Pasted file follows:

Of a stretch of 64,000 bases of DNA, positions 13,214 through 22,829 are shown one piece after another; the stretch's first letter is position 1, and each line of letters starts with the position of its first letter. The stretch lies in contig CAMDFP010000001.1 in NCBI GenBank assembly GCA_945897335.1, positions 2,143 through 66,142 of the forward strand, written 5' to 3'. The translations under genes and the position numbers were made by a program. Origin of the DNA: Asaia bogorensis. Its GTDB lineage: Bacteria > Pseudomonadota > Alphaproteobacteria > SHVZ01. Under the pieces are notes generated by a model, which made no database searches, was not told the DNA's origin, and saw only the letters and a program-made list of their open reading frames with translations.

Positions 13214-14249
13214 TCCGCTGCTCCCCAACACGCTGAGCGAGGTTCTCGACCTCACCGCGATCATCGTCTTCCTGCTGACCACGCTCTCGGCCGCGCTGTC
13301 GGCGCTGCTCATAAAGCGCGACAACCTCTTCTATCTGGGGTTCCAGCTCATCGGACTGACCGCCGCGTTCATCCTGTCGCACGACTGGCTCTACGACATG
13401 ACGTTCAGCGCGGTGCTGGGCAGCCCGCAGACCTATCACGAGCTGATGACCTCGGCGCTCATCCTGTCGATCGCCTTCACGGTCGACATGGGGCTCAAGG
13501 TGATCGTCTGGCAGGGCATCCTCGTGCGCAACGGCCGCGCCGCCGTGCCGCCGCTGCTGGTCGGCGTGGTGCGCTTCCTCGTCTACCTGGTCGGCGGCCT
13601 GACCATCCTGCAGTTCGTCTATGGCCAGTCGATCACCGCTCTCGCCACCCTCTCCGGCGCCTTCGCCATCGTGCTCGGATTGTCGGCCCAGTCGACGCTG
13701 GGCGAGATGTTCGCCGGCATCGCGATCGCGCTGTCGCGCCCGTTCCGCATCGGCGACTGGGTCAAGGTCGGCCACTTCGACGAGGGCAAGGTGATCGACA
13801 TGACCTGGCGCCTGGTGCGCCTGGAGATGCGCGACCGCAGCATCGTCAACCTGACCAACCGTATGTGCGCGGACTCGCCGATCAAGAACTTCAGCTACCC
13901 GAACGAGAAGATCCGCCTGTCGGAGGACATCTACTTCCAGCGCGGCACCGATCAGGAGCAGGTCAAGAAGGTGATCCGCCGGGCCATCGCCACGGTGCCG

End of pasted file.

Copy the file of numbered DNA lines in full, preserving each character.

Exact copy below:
Of a stretch of 64,000 bases of DNA, positions 13,214 through 22,829 are shown one piece after another; the stretch's first letter is position 1, and each line of letters starts with the position of its first letter. The stretch lies in contig CAMDFP010000001.1 in NCBI GenBank assembly GCA_945897335.1, positions 2,143 through 66,142 of the forward strand, written 5' to 3'. The translations under genes and the position numbers were made by a program. Origin of the DNA: Asaia bogorensis. Its GTDB lineage: Bacteria > Pseudomonadota > Alphaproteobacteria > SHVZ01. Under the pieces are notes generated by a model, which made no database searches, was not told the DNA's origin, and saw only the letters and a program-made list of their open reading frames with translations.

Positions 13214-14249
13214 TCCGCTGCTCCCCAACACGCTGAGCGAGGTTCTCGACCTCACCGCGATCATCGTCTTCCTGCTGACCACGCTCTCGGCCGCGCTGTC
13301 GGCGCTGCTCATAAAGCGCGACAACCTCTTCTATCTGGGGTTCCAGCTCATCGGACTGACCGCCGCGTTCATCCTGTCGCACGACTGGCTCTACGACATG
13401 ACGTTCAGCGCGGTGCTGGGCAGCCCGCAGACCTATCACGAGCTGATGACCTCGGCGCTCATCCTGTCGATCGCCTTCACGGTCGACATGGGGCTCAAGG
13501 TGATCGTCTGGCAGGGCATCCTCGTGCGCAACGGCCGCGCCGCCGTGCCGCCGCTGCTGGTCGGCGTGGTGCGCTTCCTCGTCTACCTGGTCGGCGGCCT
13601 GACCATCCTGCAGTTCGTCTATGGCCAGTCGATCACCGCTCTCGCCACCCTCTCCGGCGCCTTCGCCATCGTGCTCGGATTGTCGGCCCAGTCGACGCTG
13701 GGCGAGATGTTCGCCGGCATCGCGATCGCGCTGTCGCGCCCGTTCCGCATCGGCGACTGGGTCAAGGTCGGCCACTTCGACGAGGGCAAGGTGATCGACA
13801 TGACCTGGCGCCTGGTGCGCCTGGAGATGCGCGACCGCAGCATCGTCAACCTGACCAACCGTATGTGCGCGGACTCGCCGATCAAGAACTTCAGCTACCC
13901 GAACGAGAAGATCCGCCTGTCGGAGGACATCTACTTCCAGCGCGGCACCGATCAGGAGCAGGTCAAGAAGGTGATCCGCCGGGCCATCGCCACGGTGCCG